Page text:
### Designing Geometric Algebras - Interpolating Points

Now for an application that makes use of the fact that we can represent arbitrary shapes as GA objects. Let's start with a concrete example. We have three points which are also shown in the figure below. We want to find$y$values for other values of$x$between our three points. This is called interpolation for$x$between our known points, and extrapolation for$x$outside of our known points. In other words, we want to find a curve that reasonably interpolates our points.
$\begin{array}{}\text{(1)}& \begin{array}{rl}\left({x}_{1},{y}_{1}\right)& =\left(-3,2\right)\\ \left({x}_{2},{y}_{2}\right)& =\left(0,3\right)\\ \left({x}_{3},{y}_{3}\right)& =\left(1,1\right)\end{array}\end{array}$ Figure 1 - Blue: Points we want to interpolate.
A natural choice for a family of curves are polynomials in$x$, so we will focus on them for now but the procedure outlined in this article will work for any other family of curves too. It turns out that$N$points unique determine the coefficients of a degree$N-1$polynomial. For our example,$y={c}_{0}+{c}_{1}x+{c}_{2}{x}^{2}$is of degree two so its coefficients can be found given three points. The solution we want to find is shown below. Figure 2 - Blue: Points we want to interpolate. Green: Second degree polynomial interpolating the points.
##### Representing polynomials in Geometric Algebra
In the first section we learnt that we can represent polynomials in Geometric Algebra by introducing a basis vector for each term of it, including the$y$term. For our concrete example we would have four basis vectors corresponding to$1,x,{x}^{2},y$and the up function which maps$\left(x,y\right)$points to vectors in the 4D space is
$\begin{array}{}\text{(2)}& up\left(x,y\right)=1{e}_{0}+x{e}_{1}+{x}^{2}{e}_{2}+y{e}_{3}\end{array}$
##### Finding the interpolating object
Now we can represent points. How do we get an object representing a curve that goes through all points? We know we can join points together to make shapes which go through all of them with the wedge product. In general we have the following equation which results in the pseudovector$p$:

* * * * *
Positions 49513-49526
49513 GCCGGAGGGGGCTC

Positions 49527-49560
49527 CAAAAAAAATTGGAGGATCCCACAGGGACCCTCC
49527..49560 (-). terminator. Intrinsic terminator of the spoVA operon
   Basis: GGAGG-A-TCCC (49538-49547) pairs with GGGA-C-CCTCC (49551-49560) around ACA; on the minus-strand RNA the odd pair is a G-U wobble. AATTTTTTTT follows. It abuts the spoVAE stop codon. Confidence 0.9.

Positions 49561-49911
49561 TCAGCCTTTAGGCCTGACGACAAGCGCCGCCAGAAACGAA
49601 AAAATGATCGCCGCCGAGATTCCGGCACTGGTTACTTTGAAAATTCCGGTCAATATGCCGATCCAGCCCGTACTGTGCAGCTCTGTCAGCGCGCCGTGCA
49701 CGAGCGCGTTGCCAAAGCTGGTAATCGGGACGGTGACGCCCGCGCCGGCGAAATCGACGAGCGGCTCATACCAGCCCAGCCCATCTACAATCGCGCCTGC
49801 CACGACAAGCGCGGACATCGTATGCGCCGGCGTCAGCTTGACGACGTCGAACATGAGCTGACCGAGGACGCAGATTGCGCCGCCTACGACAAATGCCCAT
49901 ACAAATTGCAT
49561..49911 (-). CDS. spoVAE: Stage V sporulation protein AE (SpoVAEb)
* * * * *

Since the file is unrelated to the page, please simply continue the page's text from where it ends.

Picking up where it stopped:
$\begin{array}{}\text{(3)}& p=\underset{n=1}{\overset{N}{\bigwedge }}up\left({x}_{n},{y}_{n}\right)=\sum _{n=0}^{N-1}{p}_{n}{e}_{n}^{\ast }\end{array}$
Where$N$is the number of points. This should give us some object representing a shape that goes through all of the points that were joined.
##### Getting the interpolating polynomial coefficients from the object
We can examine this object by applying the Outer Product Null Space / Join Null Space equation:
$\begin{array}{}\text{(4)}& \begin{array}{rl}p\wedge up\left(x,y\right)& =\left({p}_{0}{e}_{0}^{\ast }+{p}_{1}{e}_{1}^{\ast }+{p}_{2}{e}_{2}^{\ast }+{p}_{3}{e}_{3}^{\ast }\right)\wedge \left(1{e}_{0}+x{e}_{1}+{x}^{2}{e}_{2}+y{e}_{3}\right)=\\ & ={e}_{0123}\left({p}_{0}+{p}_{1}x+{p}_{2}{x}^{2}+{p}_{3}y\right)=0\end{array}\end{array}$
To bring it into the usual form we still need to bring$y$on the other side with a coefficient of$1$. We can also get rid of the pseudoscalar${e}_{1234}$. This results in
$\begin{array}{}\text{(5)}& y=-\frac{{p}_{0}}{{p}_{3}}-\frac{{p}_{1}}{{p}_{3}}x-\frac{{p}_{2}}{{p}_{3}}{x}^{2}\end{array}$
So indeed our object represents a polynomial. In general, to get the ordinary coefficients${c}_{n}$from$p$we have
$\begin{array}{}\text{(6)}& {c}_{n}=-\frac{{p}_{n}}{{p}_{N}}\end{array}$
We can see that the coefficients of the polynomial can be directly read off of$p$'s coefficients. This is all that we needed. We wedged together some points into a pseudovector, we know that the object goes through all of our points, and from the pseudovector's coefficients we can easily get the interpolating polynomial's coefficients.
For our concrete example we have the following pseudovector for representing the polynomial
$\begin{array}{}\text{(7)}& p=up\left(-3,2\right)\wedge up\left(0,3\right)\wedge up\left(1,1\right)=36{e}_{0}^{\ast }-17{e}_{1}^{\ast }-7{e}_{2}^{\ast }-12{e}_{3}^{\ast }\end{array}$
Reading off the coefficients and dividing by$y$'s coefficient yields the interpolating polynomial equation
$\begin{array}{}\text{(8)}& y=-\frac{36}{-12}-\frac{-17}{-12}x-\frac{-7}{-12}{x}^{2}=3-\frac{17}{12}x-\frac{7}{12}{x}^{2}\end{array}$
which corresponds exactly to the green curve in the figure 2.

#### Algorithm Summary

To summarize the procedure, given N points$\left({x}_{n},{y}_{n}\right)$
1. We want to interpolate with a polynomial of degree$N-1$with coefficients${c}_{n}$:$y=\sum _{n=0}^{N-1}{c}_{n}{x}^{n}$
2. Use GA with N basis vectors and up function:$up\left(x,y\right)=y{e}_{N}+\sum _{n=0}^{N-1}{x}^{n}{e}_{n}$
3. Build polynomial object$p$by wedging together N up projected points:$p=\underset{n=1}{\overset{N}{\bigwedge }}up\left({x}_{n},{y}_{n}\right)$
4. Extract interpolating polynomial coefficients${c}_{n}$from$p$:${c}_{n}=-\frac{{p}_{n}}{{p}_{N}}$

#### Conclusion

We started by looking at what interpolation is and we chose to use polynomials for interpolation. We then applied our knowledge from the previous section to represent polynomials in Geometric Algebra. With the wedge product we constructed an object representing the interpolating polynomial from which we could just read off the coefficients.
This process generalizes to any number of points and it uses only very simple GA operations, so it might be preferable over the usual methods like using matrices or Lagrange polynomials. While we were focusing on polynomials here, this process works identically with other functions too, as no assumptions about the basis functions were made. The only change is to use a different up function.

#### Bonus: Different basis functions

Below I tried some different basis functions for the same three points and five points.